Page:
- Wednesday, April 13, 2022
- 3:30 PM–5:00 PM
- Meeter Center Lecture Hall
Senior history students present their honors and other research projects.
In our annual History Student Colloquium, senior history students present their honors senior theses and other research projects.
The 2022 presentations are:
Behold, My Servant Shall Understand: Medieval Jews and Christians and the Literal Interpretation of Scripture
Honors thesis. This presentation will discuss the definition, history, and significance of the literal sense of Scripture in the Medieval Jewish and Christian mindset. Using the servant song of Isaiah 52-53, the idea of literal interpretation will be examined in how it shaped Jewish and Christian identity over the Patristic and Medieval periods, and how changing perceptions of the literal sense are evident in the exegetical literature. After some examples of interpretation, the importance of the literal sense of Scripture, and comparative exegesis in general, to understanding Medieval Jewish-Christian relations will be discussed, along with some modern implications.
Adrienne Ora is a graduating senior from Midland, Michigan, majoring in History, Classics, and German and minoring in Medieval Studies. This fall she will be beginning a Master’s program in Medieval and Byzantine Studies at the Catholic University of America, where she hopes to continue studies in Jewish-Christian intellectual relations and exegetical history.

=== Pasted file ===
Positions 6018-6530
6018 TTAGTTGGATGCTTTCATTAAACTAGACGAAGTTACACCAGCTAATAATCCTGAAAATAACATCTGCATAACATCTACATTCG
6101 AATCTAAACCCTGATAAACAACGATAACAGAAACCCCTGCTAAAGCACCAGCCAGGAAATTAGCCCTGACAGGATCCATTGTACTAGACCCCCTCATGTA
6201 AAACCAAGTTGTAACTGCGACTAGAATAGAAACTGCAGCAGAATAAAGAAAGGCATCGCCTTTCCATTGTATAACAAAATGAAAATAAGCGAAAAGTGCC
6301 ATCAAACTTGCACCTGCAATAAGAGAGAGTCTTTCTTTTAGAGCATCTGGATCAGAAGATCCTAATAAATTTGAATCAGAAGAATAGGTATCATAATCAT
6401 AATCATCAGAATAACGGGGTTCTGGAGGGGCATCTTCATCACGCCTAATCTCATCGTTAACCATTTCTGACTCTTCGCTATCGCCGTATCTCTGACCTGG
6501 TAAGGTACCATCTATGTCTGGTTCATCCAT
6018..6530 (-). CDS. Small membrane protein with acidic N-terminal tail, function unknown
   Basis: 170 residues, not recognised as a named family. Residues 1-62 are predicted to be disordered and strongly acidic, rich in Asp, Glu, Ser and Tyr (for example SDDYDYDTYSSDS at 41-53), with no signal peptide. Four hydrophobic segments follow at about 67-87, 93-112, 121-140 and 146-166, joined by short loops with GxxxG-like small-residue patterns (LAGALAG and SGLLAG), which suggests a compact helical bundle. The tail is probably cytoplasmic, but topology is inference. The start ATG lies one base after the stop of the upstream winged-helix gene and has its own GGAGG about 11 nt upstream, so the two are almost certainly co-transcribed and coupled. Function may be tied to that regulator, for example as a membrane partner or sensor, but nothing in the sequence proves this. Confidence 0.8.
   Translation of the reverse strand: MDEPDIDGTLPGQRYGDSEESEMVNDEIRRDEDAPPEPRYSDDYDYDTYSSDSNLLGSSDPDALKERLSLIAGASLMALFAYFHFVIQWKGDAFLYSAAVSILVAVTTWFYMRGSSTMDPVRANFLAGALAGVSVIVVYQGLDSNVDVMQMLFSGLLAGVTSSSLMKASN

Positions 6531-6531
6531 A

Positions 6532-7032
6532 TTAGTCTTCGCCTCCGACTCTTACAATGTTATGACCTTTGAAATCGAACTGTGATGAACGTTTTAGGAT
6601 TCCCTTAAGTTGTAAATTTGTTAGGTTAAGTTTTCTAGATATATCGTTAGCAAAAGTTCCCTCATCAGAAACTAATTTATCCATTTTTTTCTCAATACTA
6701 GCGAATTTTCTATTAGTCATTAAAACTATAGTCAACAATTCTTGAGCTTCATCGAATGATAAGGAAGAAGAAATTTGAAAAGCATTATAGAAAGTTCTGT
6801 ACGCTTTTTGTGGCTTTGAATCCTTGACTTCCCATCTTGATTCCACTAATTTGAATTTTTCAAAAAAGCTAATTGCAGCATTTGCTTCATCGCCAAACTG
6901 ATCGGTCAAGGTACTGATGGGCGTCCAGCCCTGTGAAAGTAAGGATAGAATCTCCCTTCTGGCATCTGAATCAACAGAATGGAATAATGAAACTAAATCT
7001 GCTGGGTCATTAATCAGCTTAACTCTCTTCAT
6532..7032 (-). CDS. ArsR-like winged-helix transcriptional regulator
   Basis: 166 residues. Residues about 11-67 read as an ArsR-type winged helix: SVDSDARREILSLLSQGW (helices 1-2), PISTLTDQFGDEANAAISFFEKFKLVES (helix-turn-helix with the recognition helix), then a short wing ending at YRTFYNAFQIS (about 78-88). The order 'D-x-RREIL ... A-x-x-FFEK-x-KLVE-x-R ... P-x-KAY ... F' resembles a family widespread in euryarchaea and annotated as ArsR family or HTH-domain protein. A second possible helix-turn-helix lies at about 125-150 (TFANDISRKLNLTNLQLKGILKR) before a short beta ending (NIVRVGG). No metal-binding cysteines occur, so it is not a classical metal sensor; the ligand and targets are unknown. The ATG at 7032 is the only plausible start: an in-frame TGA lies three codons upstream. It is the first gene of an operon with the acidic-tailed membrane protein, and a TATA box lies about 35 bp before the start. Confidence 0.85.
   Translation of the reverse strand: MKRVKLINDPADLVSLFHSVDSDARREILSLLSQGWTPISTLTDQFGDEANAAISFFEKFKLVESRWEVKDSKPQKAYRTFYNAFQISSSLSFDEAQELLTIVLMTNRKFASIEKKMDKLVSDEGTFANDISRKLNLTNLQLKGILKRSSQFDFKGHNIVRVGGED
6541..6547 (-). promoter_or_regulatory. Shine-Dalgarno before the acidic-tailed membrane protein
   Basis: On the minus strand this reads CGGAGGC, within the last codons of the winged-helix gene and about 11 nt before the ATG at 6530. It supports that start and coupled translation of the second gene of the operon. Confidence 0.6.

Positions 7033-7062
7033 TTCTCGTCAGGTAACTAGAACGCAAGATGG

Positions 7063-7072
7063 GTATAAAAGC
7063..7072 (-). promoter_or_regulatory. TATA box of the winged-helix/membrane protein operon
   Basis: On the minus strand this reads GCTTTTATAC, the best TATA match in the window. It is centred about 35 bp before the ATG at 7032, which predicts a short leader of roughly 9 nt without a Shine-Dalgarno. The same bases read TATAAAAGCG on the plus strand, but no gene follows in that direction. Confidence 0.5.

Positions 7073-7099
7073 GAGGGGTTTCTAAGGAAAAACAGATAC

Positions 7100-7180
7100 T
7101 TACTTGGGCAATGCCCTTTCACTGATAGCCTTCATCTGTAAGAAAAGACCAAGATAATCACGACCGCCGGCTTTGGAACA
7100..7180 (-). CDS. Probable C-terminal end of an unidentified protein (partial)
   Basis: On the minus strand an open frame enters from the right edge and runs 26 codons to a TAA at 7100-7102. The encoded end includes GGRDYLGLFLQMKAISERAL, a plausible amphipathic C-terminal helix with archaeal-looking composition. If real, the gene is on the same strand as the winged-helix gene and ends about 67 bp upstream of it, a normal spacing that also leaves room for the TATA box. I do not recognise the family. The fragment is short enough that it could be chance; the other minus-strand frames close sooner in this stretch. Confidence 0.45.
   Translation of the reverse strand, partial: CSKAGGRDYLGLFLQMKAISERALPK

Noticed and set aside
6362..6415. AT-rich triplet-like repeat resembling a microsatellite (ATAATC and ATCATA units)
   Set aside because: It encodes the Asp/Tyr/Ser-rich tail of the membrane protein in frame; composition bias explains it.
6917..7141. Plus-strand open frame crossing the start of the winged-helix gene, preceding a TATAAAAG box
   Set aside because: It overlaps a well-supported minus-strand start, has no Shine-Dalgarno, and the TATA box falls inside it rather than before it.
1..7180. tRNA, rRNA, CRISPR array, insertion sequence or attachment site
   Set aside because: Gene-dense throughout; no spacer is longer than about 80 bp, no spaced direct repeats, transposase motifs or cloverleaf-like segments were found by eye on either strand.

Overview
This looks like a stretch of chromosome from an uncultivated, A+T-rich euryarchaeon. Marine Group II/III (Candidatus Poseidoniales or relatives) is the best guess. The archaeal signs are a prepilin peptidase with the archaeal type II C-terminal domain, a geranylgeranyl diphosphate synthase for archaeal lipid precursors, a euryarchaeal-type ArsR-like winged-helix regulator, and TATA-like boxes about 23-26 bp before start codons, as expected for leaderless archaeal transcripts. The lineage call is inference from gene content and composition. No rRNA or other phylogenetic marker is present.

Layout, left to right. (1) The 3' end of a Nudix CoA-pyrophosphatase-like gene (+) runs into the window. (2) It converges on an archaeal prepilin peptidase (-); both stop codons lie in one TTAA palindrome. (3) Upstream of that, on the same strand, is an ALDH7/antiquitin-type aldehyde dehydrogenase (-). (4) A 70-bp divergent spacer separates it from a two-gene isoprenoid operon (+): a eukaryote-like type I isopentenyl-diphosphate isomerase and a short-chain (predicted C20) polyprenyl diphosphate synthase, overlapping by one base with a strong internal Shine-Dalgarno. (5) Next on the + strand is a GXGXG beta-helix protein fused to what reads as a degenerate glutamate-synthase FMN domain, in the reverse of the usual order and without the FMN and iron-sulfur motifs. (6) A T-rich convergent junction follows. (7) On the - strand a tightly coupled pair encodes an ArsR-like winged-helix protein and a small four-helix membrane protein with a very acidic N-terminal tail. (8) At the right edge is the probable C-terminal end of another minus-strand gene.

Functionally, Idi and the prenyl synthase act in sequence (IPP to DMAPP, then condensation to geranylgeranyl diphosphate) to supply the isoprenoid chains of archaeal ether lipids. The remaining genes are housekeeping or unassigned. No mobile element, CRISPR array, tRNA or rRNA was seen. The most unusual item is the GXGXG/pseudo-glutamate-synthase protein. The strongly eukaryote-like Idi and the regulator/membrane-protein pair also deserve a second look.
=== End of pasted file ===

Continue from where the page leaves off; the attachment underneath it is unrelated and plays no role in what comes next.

The Long Conquest: The Norman Aristocracy in Wales and Ireland, 1066-1206
Independent study. Between 1066 and 1206, the Normans and Anglo-Norman aristocracy pushed the boundaries of the Kingdom of England beyond those of the old Anglo-Saxon kingdom and into the Celtic lands of Wales and Ireland. Their conquests, while sometimes featuring royal direction and involvement, were largely the responsibility of powerful, semi-independent Marcher Lords. But who were the Marcher Lords? What was their origin, what did they do, and how did they do it? These are but some of the questions I hope to answer in this discussion of this peculiar subset of the broader Anglo-Norman nobility.
Jonah Powell is a history major out of Saranac, Michigan, with minors in Classical Studies, Medieval Studies, and Political Science. He has presented previously on the Conquest-era Norman nobility for the Michigan Academy of Arts, Science, and Letters.
This talk is part of history colloquia series. These lectures are open to the Calvin community - students, faculty, staff, alumni and friends - and all are warmly welcome to attend.